Continuing on from last week, here’s the last of the artists who’ve got two albums on the list. Something of a mixed bag of artists who otherwise don’t have much in common, as we’ll see.
Ice Cube, ‘The Predator’
As topical as you could want, Cube takes his title partially from ‘Predator 2’, takes his lyrics partially from the LA riots (which had finished just six months earlier), and joins the album together with interludes in which Cube attempts to contextualize the riots and his own music’s impact on the events. It feels urgent. In its use of samples, it also feels like an attempt to cover all rap music up to that point: it’s full of the standard Parliament and Isley Brothers samples, but there’s also room for Public Enemy, NWA, Beastie Boys, Malcolm X and Richard Pryor. This must have seemed essential at the time and still sounds pretty good now.
Spiritualized, ‘Lazer Guided Melodies’
The first Spiritualized album following the collapse of Spacemen 3, there’s a similar sort of shoegazey drone as you hear on ‘Playing with Fire‘, with obvious influences from Neu and The Velvet Underground (presumably Lou Reed was compensated for the liberal use of his choruses in ‘Run’). There’s some hints, though, of the later orchestra-and-gospel direction that the band would go in: there’s keyboards throughout and brass, strings and reeds emerge out of the mix as the album goes on. I’ve often found Jason easy to admire but hard to love; I could see myself loving this, though. ‘Ladies and Gentlemen, We Are Floating in Space’ is also on the list (of course), but I’ve already listened to that (I think I still own a copy).
Rod Stewart, ‘Every Picture Tells A Story’
It feels hard to take the first half of this album particularly seriously: Rod seems worn out during the title track/opener (luckily Long John Baldry and Maggie Bell add some oomph on backing vocals), and there are Stones-ish slide guitar versions of ‘That’s Alright Mama’ and, uh, ‘Amazing Grace’. The second half behaves itself a bit better, with certified banger ‘Maggie May’ and a very long but very pleasant song called ‘Mandolin Wind’ (more slide guitar, but the promised mandolin does eventually show up). It lives and dies, I guess, on whether you can take Stewart’s voice seriously as an artist after decades of ‘Do Ya Think I’m Sexy?’ and so forth.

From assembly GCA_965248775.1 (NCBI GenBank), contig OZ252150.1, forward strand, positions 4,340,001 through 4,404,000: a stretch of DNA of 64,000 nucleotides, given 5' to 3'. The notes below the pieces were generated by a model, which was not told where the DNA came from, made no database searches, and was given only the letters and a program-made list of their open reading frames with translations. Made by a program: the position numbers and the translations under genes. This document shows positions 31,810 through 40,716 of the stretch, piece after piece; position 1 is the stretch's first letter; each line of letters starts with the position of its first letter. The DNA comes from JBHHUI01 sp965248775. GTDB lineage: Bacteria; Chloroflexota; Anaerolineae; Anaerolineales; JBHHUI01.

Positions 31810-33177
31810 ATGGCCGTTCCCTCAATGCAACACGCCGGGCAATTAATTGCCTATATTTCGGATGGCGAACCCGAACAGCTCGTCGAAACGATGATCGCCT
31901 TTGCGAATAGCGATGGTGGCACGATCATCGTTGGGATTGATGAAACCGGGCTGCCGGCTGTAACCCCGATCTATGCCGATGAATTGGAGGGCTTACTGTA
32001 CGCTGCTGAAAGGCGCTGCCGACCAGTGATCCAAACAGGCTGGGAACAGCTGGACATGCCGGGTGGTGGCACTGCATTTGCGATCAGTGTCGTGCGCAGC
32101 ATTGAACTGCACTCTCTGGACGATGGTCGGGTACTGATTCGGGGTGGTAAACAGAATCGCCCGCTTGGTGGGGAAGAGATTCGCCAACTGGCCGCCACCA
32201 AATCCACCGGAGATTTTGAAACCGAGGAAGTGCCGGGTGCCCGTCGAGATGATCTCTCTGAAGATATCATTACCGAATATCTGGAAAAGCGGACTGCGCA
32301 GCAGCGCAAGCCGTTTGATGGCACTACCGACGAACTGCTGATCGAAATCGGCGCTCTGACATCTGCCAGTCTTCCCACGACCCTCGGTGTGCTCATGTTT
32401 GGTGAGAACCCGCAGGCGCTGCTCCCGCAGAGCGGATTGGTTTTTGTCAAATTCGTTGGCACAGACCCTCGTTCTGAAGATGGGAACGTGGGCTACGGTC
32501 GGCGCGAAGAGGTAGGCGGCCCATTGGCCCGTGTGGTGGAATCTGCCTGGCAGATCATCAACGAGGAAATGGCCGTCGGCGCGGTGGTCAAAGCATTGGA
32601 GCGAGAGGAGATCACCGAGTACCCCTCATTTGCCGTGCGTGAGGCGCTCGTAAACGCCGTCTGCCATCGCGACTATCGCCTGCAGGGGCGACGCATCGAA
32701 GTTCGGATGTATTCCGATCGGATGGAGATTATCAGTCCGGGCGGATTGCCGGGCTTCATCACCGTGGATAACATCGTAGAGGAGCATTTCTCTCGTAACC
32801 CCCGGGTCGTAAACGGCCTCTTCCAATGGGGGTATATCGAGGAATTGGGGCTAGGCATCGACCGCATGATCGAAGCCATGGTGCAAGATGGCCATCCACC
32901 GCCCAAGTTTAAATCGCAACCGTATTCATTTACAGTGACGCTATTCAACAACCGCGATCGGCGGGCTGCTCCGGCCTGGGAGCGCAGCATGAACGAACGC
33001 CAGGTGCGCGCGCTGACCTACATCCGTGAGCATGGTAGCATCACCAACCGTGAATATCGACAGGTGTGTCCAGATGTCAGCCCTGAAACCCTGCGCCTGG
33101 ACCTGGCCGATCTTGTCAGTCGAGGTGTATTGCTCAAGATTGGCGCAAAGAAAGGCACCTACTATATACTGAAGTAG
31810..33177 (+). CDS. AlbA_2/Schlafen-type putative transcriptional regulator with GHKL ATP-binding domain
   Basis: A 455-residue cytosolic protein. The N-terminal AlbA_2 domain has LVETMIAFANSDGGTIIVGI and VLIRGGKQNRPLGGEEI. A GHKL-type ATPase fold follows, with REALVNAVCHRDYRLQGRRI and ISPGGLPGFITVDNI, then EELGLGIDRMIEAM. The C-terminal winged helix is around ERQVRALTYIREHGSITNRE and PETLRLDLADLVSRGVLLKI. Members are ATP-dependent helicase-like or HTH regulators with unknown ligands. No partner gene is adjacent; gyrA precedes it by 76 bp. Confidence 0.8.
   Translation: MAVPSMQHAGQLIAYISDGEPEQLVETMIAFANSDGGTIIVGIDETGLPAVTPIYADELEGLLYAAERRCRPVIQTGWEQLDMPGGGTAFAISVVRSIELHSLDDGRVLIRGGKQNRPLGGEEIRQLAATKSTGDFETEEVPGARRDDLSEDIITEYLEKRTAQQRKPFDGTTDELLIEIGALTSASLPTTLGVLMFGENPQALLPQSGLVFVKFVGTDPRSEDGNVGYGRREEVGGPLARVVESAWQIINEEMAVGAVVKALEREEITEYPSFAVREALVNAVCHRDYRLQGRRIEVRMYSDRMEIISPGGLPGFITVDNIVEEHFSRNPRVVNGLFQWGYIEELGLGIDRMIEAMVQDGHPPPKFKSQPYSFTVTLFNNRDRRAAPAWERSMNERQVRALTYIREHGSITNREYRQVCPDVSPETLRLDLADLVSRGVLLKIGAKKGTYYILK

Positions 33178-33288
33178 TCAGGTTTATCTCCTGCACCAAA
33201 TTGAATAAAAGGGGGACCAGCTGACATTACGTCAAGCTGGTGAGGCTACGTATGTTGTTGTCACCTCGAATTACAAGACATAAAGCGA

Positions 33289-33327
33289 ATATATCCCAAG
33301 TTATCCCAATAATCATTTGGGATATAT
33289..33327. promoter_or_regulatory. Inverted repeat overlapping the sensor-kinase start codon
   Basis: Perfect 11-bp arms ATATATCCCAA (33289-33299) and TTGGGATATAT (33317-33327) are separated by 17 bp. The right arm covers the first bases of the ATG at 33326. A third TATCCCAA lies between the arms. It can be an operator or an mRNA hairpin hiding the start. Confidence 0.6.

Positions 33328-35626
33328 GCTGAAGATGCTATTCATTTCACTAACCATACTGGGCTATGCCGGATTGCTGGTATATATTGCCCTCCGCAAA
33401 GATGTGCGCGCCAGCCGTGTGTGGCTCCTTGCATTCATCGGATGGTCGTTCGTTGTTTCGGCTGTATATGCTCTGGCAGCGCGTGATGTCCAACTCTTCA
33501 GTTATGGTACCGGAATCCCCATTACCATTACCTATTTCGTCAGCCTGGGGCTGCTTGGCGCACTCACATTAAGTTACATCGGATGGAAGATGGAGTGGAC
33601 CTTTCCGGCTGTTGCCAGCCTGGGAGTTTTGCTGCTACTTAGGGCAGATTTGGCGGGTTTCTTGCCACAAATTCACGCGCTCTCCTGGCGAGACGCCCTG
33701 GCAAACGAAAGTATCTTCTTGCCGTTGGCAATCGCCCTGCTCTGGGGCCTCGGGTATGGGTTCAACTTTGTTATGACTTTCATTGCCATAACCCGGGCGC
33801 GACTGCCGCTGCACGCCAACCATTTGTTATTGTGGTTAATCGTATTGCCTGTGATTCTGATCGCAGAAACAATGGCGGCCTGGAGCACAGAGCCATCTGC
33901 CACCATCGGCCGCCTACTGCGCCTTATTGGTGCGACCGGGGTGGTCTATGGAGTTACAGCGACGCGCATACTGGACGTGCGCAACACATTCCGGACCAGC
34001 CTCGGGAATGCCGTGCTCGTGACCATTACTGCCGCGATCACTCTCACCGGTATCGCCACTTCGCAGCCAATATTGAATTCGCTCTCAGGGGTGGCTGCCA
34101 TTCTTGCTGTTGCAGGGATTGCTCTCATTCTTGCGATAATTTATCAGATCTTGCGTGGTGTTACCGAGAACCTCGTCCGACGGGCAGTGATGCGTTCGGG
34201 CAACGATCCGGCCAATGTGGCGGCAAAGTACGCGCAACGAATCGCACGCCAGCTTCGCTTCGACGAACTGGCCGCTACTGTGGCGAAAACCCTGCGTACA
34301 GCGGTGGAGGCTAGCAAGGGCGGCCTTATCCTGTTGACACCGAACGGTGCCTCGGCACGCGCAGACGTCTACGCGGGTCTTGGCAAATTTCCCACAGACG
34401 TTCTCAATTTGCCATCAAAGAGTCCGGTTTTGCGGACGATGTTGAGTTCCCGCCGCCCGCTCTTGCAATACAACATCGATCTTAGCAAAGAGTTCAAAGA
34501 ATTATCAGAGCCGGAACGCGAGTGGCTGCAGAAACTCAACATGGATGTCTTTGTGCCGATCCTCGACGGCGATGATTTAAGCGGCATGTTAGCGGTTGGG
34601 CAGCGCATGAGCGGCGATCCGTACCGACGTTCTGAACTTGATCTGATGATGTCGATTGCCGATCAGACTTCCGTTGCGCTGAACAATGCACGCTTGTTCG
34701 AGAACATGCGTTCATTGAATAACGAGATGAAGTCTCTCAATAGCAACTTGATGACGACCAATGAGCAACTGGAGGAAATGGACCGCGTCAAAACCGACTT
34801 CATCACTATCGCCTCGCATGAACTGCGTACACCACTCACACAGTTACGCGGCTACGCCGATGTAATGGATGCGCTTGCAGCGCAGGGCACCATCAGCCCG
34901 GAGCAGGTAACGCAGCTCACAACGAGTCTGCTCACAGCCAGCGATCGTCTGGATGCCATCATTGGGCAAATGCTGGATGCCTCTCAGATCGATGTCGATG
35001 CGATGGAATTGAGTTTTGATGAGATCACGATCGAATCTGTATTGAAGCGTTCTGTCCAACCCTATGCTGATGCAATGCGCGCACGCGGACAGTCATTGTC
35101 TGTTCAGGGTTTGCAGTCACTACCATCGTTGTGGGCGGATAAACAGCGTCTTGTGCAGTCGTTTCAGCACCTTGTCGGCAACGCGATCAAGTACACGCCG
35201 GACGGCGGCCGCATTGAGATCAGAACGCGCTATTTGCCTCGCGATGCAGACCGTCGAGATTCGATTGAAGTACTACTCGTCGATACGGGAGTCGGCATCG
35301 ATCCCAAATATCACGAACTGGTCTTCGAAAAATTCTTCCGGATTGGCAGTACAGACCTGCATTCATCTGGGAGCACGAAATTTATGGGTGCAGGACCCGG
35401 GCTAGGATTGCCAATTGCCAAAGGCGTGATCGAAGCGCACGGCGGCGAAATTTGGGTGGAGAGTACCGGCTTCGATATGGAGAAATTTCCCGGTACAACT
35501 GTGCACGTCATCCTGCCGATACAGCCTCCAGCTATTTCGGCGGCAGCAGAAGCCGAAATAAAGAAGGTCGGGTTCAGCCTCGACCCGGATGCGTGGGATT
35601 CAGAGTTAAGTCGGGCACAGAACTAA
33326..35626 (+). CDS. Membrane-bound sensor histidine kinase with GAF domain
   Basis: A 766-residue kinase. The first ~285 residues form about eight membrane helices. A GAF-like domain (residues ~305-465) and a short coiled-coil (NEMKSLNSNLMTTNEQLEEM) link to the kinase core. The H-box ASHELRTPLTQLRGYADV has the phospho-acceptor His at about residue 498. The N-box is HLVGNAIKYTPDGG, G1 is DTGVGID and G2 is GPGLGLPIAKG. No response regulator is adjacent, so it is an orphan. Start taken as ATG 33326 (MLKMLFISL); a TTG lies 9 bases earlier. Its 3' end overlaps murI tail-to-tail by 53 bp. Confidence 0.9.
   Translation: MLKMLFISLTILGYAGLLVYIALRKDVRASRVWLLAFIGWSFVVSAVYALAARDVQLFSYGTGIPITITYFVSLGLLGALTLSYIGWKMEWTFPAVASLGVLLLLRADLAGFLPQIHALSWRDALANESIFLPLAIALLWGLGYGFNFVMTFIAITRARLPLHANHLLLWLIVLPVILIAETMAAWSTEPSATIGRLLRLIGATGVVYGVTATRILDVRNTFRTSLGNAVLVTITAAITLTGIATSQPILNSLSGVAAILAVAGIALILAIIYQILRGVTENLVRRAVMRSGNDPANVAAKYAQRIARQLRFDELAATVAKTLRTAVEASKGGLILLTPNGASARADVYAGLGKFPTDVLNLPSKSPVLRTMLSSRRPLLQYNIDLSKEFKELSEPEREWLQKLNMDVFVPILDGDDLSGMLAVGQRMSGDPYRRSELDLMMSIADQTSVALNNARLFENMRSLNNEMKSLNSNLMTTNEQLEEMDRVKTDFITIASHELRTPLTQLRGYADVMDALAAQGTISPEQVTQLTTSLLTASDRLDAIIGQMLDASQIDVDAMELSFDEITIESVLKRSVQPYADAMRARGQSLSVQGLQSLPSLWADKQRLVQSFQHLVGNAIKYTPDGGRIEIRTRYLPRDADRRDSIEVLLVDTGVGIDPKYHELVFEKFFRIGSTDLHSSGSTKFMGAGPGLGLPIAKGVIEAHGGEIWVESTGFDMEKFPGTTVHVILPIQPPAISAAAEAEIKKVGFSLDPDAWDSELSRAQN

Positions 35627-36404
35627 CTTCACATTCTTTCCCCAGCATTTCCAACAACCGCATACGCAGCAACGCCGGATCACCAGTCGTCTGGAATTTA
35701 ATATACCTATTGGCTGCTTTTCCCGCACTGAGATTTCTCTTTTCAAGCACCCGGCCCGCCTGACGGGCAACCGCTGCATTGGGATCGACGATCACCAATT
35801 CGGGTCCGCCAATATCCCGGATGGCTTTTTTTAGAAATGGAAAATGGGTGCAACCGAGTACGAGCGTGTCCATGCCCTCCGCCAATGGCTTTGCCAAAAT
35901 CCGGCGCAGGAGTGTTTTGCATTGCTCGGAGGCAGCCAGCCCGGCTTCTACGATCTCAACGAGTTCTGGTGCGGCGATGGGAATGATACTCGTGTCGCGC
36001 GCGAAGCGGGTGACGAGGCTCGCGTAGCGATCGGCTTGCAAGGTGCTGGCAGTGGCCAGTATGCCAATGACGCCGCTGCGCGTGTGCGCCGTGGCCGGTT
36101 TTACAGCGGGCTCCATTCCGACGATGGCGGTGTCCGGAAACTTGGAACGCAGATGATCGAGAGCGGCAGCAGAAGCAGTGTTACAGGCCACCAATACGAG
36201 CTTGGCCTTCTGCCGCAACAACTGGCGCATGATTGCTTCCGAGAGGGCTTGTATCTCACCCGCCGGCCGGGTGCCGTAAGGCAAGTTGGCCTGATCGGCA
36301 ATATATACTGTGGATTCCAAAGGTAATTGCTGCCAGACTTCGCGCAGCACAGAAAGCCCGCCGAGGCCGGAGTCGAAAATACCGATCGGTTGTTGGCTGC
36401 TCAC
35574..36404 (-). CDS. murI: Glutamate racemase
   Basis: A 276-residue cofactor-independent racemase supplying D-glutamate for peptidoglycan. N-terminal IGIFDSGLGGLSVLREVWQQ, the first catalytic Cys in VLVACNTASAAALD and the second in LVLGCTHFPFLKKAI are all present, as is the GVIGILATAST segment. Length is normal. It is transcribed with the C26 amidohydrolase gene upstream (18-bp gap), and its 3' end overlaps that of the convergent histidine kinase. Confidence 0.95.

Stephen Stills, ‘Manassas’
The book credits it as Stills, the original concept was that Manassas was the band, so who knows whether this really merits its position in this week’s list, but here we are anyway. Released at the same time as ‘Harvest’ and a Crosby/Nash collaboration, this is a double album with one disc of bluesy jams and another of more esoteric material. Joe Lala’s Latin percussion gives a fresh texture to even the most routine stuff on the first record, but I got on better with the second; ‘It Doesn’t Matter’ is the sort of harmony-driven soft rock that Steely Dan would make their trademark, ‘Move Around’ sees Stills on the synth, and ‘The Love Gangster’ sounds like Hendrix. Pretty good.
The Temptations, ‘All Directions’
Another of Norman Whitfield’s weird productions for the band, the most notable stuff on this record is in its first half: ‘Funky Music Sho Nuff Turns Me On’ could have been a gangster rap staple sample if it wasn’t a live recording, ‘Run Charlie Run’ has an alarming hook and a staccato brass riff, and ‘Papa Was A Rolling Stone’ extends the Undisputed Truth song to 12 minutes. As with the other Temptations album on the list, relatively normal service resumes on the second half; who knows what would have happened if they’d held their nerve.
The The, ‘Infected’
The The are such a strange band: they’re somewhere between industrial and sophisti-pop, and I’m not sure if that’s a combination I like. It means that some of the stuff here sounds ahead of its time (the drums on opener/title track, for example), and some sounds very dated (the production on ‘Heartland’, for example). There’s plenty of interesting sounds on this record but the band’s output is more intellectually stimulating than emotionally moving. The album also has a film, of sorts: as with the music, it’s more interesting to read about than to actually consume directly, particularly given some of the bizarre events during filming.
Traffic, ‘John Barleycorn Must Die’
Traffic were kind of a blues-rock band with jazz elements who had abruptly disbanded in 1968, but who reformed equally abruptly in 1970 for this album. The long instrumental jams feel familiar – a lot of the 1001 sounds like this, to be honest – but the band’s repetoire expands with their ‘Wicker Man’ cover of the title track, a folk song of obscure origins about booze. Not bad, just overfamiliar. The band continued collaborating on and off for the next four years, with a brief mid-90s return.
Next week: We’ll be looking at some of the solo artists remaining on the list.
Status update: 959 listened to (96%), 42 remain.